However, if the control surface (the elevator) jammed in place you would find yourself at 800FPM in say 7 seconds, 1600FPM in 15 seconds, 2400FPM in 24 seconds, and only a your airspeed would keep you from completing an inside loop.

If that rate of climb isn't enough to build up to what was seen in RADAR, then perhaps the pilot was merely trying to maintain altitude in a sudden down-draft. He may have been very aggressive in trying to restore altitude and attempted to cause that 1 degree pitch up in much less than 7 seconds.

The point is that a control surface movement applied for 5 seconds can be very normal - but when jammed in place for tens of seconds can be very severe.

Also, there is no deicing provided on the tail of the A320.
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Old 5th Feb 2015, 01:30
  #3050 (permalink)  
 
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CG

On a swept wing, CG will always move back with fuel consumption if you deplete inside tanks first, which is preferential for wing loading

( assuming no other tanks, only wing tank )
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Old 5th Feb 2015, 07:55
  #3051 (permalink)  
 
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When a tail loses lift the nose pitches down because the horizontal stabilizer pushes the tail down for stability.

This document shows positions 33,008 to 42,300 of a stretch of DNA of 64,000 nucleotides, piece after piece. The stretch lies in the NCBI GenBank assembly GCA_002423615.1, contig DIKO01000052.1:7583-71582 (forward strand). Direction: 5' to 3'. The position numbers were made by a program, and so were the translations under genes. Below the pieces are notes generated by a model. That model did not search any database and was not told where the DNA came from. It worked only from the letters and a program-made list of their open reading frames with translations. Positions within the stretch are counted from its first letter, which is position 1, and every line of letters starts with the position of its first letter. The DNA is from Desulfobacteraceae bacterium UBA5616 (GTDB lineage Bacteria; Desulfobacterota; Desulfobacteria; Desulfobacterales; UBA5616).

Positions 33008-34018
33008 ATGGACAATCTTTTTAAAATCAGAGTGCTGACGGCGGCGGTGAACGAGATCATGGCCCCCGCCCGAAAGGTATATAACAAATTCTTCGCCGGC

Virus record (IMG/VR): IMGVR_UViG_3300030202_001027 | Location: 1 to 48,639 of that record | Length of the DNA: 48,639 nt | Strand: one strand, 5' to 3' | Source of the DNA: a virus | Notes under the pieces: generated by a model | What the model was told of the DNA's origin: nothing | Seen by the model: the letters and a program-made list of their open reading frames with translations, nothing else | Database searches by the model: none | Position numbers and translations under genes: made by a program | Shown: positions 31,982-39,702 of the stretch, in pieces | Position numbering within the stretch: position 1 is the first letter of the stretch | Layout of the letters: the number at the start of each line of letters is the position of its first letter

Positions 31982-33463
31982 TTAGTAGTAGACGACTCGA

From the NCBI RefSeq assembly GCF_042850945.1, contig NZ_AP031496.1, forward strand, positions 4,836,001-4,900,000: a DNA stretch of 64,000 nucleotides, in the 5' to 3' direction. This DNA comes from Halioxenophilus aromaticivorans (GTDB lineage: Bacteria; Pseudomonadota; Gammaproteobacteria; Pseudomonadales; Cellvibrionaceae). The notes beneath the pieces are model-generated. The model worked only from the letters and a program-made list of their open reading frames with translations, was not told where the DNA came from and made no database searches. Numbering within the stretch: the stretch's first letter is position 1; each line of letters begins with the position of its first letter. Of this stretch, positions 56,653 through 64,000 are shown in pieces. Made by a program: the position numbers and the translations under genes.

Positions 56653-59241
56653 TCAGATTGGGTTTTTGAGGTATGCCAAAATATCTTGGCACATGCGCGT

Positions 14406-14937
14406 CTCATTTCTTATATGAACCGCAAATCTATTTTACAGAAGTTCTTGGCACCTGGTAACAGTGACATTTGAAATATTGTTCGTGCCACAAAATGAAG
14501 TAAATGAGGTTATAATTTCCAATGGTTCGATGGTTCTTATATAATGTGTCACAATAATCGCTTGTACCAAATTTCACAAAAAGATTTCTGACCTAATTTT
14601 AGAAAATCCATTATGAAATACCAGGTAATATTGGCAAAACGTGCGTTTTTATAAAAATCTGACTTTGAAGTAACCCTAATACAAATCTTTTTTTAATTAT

...
Actually it is not for stability, but for moment compensation.
...
Actually it is for stability....modern jets are still aerodynamically stable..
The Stabilizer is for stability (hence the name), but it does not necessarily have to "push down the tail" for that. Only the momentum arms around the center of gravity, the wing area and the lift over AoA curve slope define whether an aircraft is stable or not, this does not determine the direction of the stabilizer force. To word it very simplistic, an aircraft is stable if the wing loading of the forward wing is greater (taking into account the sign) than that of the aft wing. If the wing loading of the aft wing is negative, this is the trivial case. But it might be also slightly positive (the stabilizer lifts the tail) while still maintaining stability. All modern gliders produce lift on the tail for speeds lower than best glide. However, to compensate for the pitching moment of a cambered airfoil on the main wing, the stabilizer always has to move the nose up (i.e. a Canard has to produce lift, a conventional tail has to push the tail down)